Forest Preserve District of Cook County, Illinois
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Dipper Ducks and Diving Ducks
Nature Bulletin No. 692   November 3, 1962
Forest Preserve District of Cook County
Seymour Simon, President
Roberts Mann, Conservation Editor

Almost all of the wild ducks native in North America fall naturally into two groups: the Surface-Feeding Ducks and the Diving Ducks. In addition there are three species of Mergansers or fish ducks, the unique little Ruddy Duck and, in Mexico, two long-legged, long-necked kinds misnamed Tree Ducks.

The surface-feeding species seldom dive, even to escape danger. When alarmed they spring from the water with a strong upward bound and are gone. They prefer ponds, sloughs and rivers where, in shallow water, they can scoop up food with their broad strainer-like bills that have fine comb-like fringes along the edges, or up-end themselves and, with their tails in the air, dabble for it on the bottom. Consequently they are commonly called "dipper ducks", "dabblers", or "puddle ducks. .

This group includes many of the most brilliantly colored ducks and they are characterized by a distinctively colored and usually iridescent patch of feathers, called the speculum, in the middle of each wing. On diving ducks the speculum, if any, is usually white or gray. With few exceptions the surface-feeding ducks are more palatable and sought by hunters because more than half of their feed is vegetable matter. They also eat many insects and variable amounts of mollusks, crustaceans and small fish.

The principal species are the common mallard, black duck, pintail, baldpate or American widgeon, gadwall, blue-winged teal, green- winged teal, cinnamon teal, the shoveller or spoonbill, and the wood duck -- most beautiful of our wildfowl.

There are 43 kinds of diving ducks and most of them occur regularly in North America. Some are primarily sea ducks and several nest in Arctic regions. Unlike the surface-feeding ducks they get their food by diving for it -- sometimes at considerable depths. Consequently, inland, they frequent large deep bodies of water rather than sloughs, ponds and marshes. A few are chiefly vegetarians but, generally, their food includes much less vegetable matter and in many cases consists mainly of shellfish such as clams and mussels, crabs and other crustaceans, sea urchins, fish eggs and fish -- food which causes their flesh to be less palatable than that of surf ace-feeding species . They taste fishy.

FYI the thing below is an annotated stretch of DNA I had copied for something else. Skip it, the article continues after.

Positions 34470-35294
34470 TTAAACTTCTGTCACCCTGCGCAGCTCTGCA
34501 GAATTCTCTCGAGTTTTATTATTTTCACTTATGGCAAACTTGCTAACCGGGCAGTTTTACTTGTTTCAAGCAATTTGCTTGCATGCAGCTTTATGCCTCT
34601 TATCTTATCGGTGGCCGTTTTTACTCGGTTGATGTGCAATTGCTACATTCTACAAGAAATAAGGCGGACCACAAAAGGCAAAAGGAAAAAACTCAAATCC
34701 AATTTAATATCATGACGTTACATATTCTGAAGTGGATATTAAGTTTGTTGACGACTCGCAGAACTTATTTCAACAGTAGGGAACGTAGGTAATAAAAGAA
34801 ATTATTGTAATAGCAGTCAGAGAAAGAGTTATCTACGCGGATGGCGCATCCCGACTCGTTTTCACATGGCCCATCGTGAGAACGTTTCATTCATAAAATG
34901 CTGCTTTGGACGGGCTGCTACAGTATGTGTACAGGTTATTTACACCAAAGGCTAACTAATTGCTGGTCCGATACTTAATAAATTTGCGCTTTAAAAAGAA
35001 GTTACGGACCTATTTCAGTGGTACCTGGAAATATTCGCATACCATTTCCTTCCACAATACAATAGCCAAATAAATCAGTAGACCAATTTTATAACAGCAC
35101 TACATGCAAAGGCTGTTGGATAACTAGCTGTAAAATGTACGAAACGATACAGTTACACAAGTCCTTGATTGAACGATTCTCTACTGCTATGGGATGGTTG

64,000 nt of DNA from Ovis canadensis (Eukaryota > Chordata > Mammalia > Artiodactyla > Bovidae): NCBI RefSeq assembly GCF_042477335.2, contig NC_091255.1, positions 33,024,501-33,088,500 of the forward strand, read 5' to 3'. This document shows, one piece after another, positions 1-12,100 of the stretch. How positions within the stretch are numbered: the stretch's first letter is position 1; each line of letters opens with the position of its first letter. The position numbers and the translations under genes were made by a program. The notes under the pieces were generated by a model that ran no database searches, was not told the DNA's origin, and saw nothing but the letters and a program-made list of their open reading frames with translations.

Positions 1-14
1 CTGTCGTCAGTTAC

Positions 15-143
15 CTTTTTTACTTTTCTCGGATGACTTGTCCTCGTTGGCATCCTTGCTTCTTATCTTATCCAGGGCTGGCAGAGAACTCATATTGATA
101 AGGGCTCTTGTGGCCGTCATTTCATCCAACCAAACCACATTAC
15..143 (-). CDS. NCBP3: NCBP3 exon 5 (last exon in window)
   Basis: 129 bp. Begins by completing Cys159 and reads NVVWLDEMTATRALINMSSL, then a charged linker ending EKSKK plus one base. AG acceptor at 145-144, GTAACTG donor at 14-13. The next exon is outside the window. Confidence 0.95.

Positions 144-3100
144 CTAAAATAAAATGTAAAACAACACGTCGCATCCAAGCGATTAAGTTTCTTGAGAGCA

A diving duck has shorter legs, located farther back on the body, and larger feet distinguished by a big hind toe with a pronounced flap or lobe. These adaptations cause them to be more awkward on land but increase their ability to dive and swim rapidly. Instead of springing upward from the water, most of them patter along the surface for some distance, like an airplane on its take-off run, before becoming airborne - - another reason why they prefer large open bodies of water.

In Bulletin No. 252 we discussed three species of diving ducks that commonly migrate from far north and winter along the shores of Lake Michigan: the American golden-eye, the white-winged scoter, and the noisy long-tailed old squaw which has been caught in fishermen's nets at amazing depths of 150 or 200 feet. The king eider and American eider -- sea ducks famous for their down used in the manufacture of sleeping bags and arctic clothing -- are less common.

The ring-necked duck, the scaup, and the lesser scaup or little bluebill, are diving ducks esteemed as game birds but the redhead and the canvasback, being essentially vegetarians, are most highly regarded by epicures. The redhead was once the commonest of all diving ducks but unfortunately, due to excessive hunting and drainage of the nesting areas, they and the canvasback have become scarce.

For good descriptions of all these ducks and interesting facts about them, we recommend the Audubon Water Bird Guide.

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